House Democrats are poised to vote on their $1.5 trillion infrastructure bill this week, which is guaranteed to pass in the Democrat-controlled House but faces gridlock in the Senate.
The infrastructure legislation, H.R.2, The Moving Forward Act, allocates billions of dollars for a variety of improvement projects such as $300 billion for highways and bridges, $100 billion for broadband internet, $130 billion for “high-poverty” schools, $70 billion for renewal energy, and $25 billion for the U.S. Postal Service, among a host of other initiatives.
Chairman of the Senate Committee on Environment and Public Works Sen. John Barrasso (R-Wyo.) said Monday in a tweet: “Senate infrastructure bill is bipartisan, ready to go. House bill (The Moving Forward Act) is road to nowhere.”
“Instead of working with House Republicans, the House Democrats cut them out and wrote a partisan bill. In the Senate, both parties worked together to write bipartisan highway infrastructure legislation that would help the whole country. Infrastructure is critical to our economic recovery. When House Democrats are ready to be serious, they should look to America’s Transportation Infrastructure Act as a bipartisan model,” continued Barrasso.
As the House gets ready to vote on the The Moving Forward Act this week, members have filed 367 amendments, with 80 coming from Republicans, 54 bipartisan, and the rest from Democrats in an attempt to make it fit the needs of more of the Congress members’ districts.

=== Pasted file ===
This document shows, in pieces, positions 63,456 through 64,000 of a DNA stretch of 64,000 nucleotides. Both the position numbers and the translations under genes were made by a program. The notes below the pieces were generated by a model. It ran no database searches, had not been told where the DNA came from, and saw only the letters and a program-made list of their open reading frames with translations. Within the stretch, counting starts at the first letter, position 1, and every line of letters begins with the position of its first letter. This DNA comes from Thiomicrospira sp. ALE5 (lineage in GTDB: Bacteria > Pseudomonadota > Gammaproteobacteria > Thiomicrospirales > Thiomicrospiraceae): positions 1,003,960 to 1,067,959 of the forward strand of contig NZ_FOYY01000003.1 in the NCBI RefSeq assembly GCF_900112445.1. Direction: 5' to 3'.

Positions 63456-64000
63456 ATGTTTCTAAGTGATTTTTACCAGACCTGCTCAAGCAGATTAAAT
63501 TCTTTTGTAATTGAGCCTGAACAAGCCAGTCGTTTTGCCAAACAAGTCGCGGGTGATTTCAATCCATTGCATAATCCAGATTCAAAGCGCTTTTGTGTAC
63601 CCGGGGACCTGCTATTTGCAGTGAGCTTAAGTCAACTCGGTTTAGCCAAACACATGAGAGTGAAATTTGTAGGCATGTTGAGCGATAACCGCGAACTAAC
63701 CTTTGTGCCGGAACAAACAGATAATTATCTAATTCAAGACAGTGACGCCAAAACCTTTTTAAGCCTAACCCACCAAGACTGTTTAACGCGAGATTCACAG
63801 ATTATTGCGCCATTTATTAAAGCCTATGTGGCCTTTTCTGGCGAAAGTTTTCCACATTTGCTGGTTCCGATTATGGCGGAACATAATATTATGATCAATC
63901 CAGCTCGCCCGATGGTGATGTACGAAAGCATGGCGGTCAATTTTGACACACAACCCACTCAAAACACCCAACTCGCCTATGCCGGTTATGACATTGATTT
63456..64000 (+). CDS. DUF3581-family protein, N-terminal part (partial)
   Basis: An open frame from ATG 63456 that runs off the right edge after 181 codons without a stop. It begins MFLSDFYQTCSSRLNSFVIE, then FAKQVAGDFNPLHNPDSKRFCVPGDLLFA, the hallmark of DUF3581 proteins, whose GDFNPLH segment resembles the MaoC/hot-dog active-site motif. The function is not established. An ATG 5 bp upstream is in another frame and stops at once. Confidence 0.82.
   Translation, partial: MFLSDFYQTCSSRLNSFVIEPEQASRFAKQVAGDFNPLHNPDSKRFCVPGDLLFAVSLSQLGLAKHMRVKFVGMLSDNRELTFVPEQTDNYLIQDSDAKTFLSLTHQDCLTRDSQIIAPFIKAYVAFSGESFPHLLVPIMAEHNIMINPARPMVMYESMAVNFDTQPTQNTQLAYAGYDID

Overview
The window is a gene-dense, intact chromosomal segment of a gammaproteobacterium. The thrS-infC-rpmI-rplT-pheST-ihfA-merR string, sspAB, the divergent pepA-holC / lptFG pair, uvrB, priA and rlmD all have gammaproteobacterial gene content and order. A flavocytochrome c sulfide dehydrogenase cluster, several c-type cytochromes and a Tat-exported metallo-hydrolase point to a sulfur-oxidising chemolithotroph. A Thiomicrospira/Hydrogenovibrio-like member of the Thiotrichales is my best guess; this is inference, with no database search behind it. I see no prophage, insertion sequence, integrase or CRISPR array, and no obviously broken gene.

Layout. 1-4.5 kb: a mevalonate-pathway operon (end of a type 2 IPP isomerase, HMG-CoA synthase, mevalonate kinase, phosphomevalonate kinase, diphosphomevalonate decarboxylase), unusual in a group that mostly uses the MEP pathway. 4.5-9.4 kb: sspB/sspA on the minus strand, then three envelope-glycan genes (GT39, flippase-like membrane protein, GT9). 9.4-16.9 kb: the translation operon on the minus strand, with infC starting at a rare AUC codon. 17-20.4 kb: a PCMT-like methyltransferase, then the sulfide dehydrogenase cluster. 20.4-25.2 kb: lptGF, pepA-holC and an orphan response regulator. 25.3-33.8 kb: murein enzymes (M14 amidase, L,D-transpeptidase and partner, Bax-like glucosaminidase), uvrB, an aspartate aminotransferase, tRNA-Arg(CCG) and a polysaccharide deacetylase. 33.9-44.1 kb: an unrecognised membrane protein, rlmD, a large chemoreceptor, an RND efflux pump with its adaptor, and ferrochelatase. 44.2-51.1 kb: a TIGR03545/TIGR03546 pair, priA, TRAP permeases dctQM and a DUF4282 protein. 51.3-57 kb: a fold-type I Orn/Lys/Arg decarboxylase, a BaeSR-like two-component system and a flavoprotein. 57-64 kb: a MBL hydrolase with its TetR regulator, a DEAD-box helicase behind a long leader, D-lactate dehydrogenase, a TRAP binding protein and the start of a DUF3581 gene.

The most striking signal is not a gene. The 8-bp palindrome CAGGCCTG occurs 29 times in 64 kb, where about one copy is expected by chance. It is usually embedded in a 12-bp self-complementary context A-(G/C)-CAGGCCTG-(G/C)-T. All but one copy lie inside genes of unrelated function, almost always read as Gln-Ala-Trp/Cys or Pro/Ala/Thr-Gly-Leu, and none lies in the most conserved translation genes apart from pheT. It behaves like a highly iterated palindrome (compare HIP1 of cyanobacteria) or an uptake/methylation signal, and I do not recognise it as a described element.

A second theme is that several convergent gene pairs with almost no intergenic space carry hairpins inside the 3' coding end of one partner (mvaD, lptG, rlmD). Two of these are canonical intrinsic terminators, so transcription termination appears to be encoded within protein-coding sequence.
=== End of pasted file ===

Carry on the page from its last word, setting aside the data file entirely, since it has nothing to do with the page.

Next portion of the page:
“There may be a lot of amendments, but we hope to hold the votes down to a manageable level,” House Majority Leader Steny Hoyer (D-Md.) said last week. Hoyer said that in order to save time, the amendments may be voted on after they are grouped together.
The Rules Committee met Monday to decide which of the 367 amendments will be considered on the House floor later in the week. House leaders are trying to limit votes on the number of amendments because each can take as long as an hour due to proxy voting.
Ranking member of the House Rules Committee Rep. Tom Cole (R-Okla.) said in a statement, “Our hearing today is on H.R. 2, which started out as the majority’s attempt to reauthorize the highway bill but has since morphed into the Speaker’s $1.5 trillion infrastructure wish list.”
“The majority tacked on all kinds of things that are not normally found in a surface transportation bill. Nine billion dollars for a new broadband internet benefit program and $80 billion to build broadband infrastructure. Two hundred million dollars for solar installations. Billions of dollars for hospital construction. One billion dollars for abandoned mines. A tax credit for people who buy electric cars. I could go on and on and on,” Cole continued.
Transportation and Infrastructure Committee Chairman Peter DeFazio (D-Ore.) said in a statement: “That’s why I’m so pleased that this week the House will consider and pass a comprehensive infrastructure package. The Moving Forward Act is a $1.5 trillion plan to rebuild American infrastructure—not only our roads, bridges, and transit systems, but also our schools, housing, broadband access, and so much more.”
“Committee Republicans may complain that they were cut out of the drafting process for this bill. But after reading their Minority Views, it’s clear the real problem is that we disagree about climate change. In the Minority Views they state, ‘H.R. 2, as amended, prioritizes climate change policy,'” DeFazio added.
While Democrats will vote and pass the bill in the House, Cole believes The Moving Foward Act will not become law because it is not bipartisan.
“I’d remind this committee that this bill is ultimately going nowhere. It will not be passed by the Senate, and the president will not sign it,” Cole said.
Along with The Moving Forward Act, the House will also be voting on State Health Care Premium Reduction Act Patient Protection and Affordable Care Enhancement Act (H.R. 1425) and the Emergency Housing Protections and Relief Act of 2020 (H.R. 7301).